The Gentle Art of Saying No
It’s a simple fact that you can never be productive if you take on too many commitments — you simply spread yourself too thin and will not be able to get anything done, at least not well or on time.
But requests for your time are coming in all the time — through phone, email, IM or in person. To stay productive, and minimize stress, you have to learn the Gentle Art of Saying No — an art that many people have problems with.
What’s so hard about saying no? Well, to start with, it can hurt, anger or disappoint the person you’re saying “no” to, and that’s not usually a fun task. Second, if you hope to work with that person in the future, you’ll want to continue to have a good relationship with that person, and saying “no” in the wrong way can jeopardize that.
But it doesn’t have to be difficult or hard on your relationship. Here are the Top 10 tips for learning the Gentle Art of Saying No:
- Value your time. Know your commitments, and how valuable your precious time is. Then, when someone asks you to dedicate some of your time to a new commitment, you’ll know that you simply cannot do it. And tell them that: “I just can’t right now … my plate is overloaded as it is.”
- Know your priorities. Even if you do have some extra time (which for many of us is rare), is this new commitment really the way you want to spend that time? For myself, I know that more commitments means less time with my wife and kids, who are more important to me than anything.
- Practice saying no. Practice makes perfect. Saying “no” as often as you can is a great way to get better at it and more comfortable with saying the word. And sometimes, repeating the word is the only way to get a message through to extremely persistent people. When they keep insisting, just keep saying no. Eventually, they’ll get the message.
- Don’t apologize. A common way to start out is “I’m sorry but …” as people think that it sounds more polite. While politeness is important, apologizing just makes it sound weaker. You need to be firm, and unapologetic about guarding your time.
- Stop being nice. Again, it’s important to be polite, but being nice by saying yes all the time only hurts you. When you make it easy for people to grab your time (or money), they will continue to do it. But if you erect a wall, they will look for easier targets. Show them that your time is well guarded by being firm and turning down as many requests (that are not on your top priority list) as possible.
- Say no to your boss. Sometimes we feel that we have to say yes to our boss — they’re our boss, right? And if we say “no” then we look like we can’t handle the work — at least, that’s the common reasoning. But in fact, it’s the opposite — explain to your boss that by taking on too many commitments, you are weakening your productivity and jeopardizing your existing commitments. If your boss insists that you take on the project, go over your project or task list and ask him/her to re-prioritize, explaining that there’s only so much you can take on at one time.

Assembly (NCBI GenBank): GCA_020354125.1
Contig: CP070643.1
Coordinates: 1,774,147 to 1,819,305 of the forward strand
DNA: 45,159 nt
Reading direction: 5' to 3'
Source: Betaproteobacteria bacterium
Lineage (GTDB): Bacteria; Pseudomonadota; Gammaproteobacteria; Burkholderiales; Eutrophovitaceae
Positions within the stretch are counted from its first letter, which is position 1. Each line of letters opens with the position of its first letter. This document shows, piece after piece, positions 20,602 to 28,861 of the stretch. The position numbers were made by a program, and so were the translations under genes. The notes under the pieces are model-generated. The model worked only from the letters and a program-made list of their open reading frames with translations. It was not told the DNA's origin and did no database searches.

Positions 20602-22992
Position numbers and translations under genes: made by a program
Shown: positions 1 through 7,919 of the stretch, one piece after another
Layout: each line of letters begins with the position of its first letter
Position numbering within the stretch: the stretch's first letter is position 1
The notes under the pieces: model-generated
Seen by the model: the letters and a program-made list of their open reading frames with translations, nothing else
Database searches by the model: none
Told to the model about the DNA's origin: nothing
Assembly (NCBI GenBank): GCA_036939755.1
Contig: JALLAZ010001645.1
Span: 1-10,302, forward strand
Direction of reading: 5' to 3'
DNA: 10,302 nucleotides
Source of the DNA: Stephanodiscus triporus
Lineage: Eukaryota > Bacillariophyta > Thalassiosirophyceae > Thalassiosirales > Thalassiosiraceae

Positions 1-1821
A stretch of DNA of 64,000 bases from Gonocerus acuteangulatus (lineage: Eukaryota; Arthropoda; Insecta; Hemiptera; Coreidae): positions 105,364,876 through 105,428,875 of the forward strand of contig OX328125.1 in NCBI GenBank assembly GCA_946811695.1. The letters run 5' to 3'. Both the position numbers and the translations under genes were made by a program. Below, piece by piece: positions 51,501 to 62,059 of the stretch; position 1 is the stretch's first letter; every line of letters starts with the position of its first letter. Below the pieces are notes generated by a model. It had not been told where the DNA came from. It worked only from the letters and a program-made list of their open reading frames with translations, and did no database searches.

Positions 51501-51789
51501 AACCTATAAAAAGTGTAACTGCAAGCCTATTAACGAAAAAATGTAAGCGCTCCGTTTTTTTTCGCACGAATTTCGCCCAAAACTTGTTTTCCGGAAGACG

- Pre-empting. It’s often much easier to pre-empt requests than to say “no” to them after the request has been made. If you know that requests are likely to be made, perhaps in a meeting, just say to everyone as soon as you come into the meeting, “Look guys, just to let you know, my week is booked full with some urgent projects and I won’t be able to take on any new requests.”
- Get back to you. Instead of providing an answer then and there, it’s often better to tell the person you’ll give their request some thought and get back to them. This will allow you to give it some consideration, and check your commitments and priorities. Then, if you can’t take on the request, simply tell them: “After giving this some thought, and checking my commitments, I won’t be able to accommodate the request at this time.” At least you gave it some consideration.
- Maybe later. If this is an option that you’d like to keep open, instead of just shutting the door on the person, it’s often better to just say, “This sounds like an interesting opportunity, but I just don’t have the time at the moment. Perhaps you could check back with me in [give a time frame].” Next time, when they check back with you, you might have some free time on your hands.
- It’s not you, it’s me. This classic dating rejection can work in other situations. Don’t be insincere about it, though. Often the person or project is a good one, but it’s just not right for you, at least not at this time. Simply say so — you can compliment the idea, the project, the person, the organization … but say that it’s not the right fit, or it’s not what you’re looking for at this time. Only say this if it’s true — people can sense insincerity.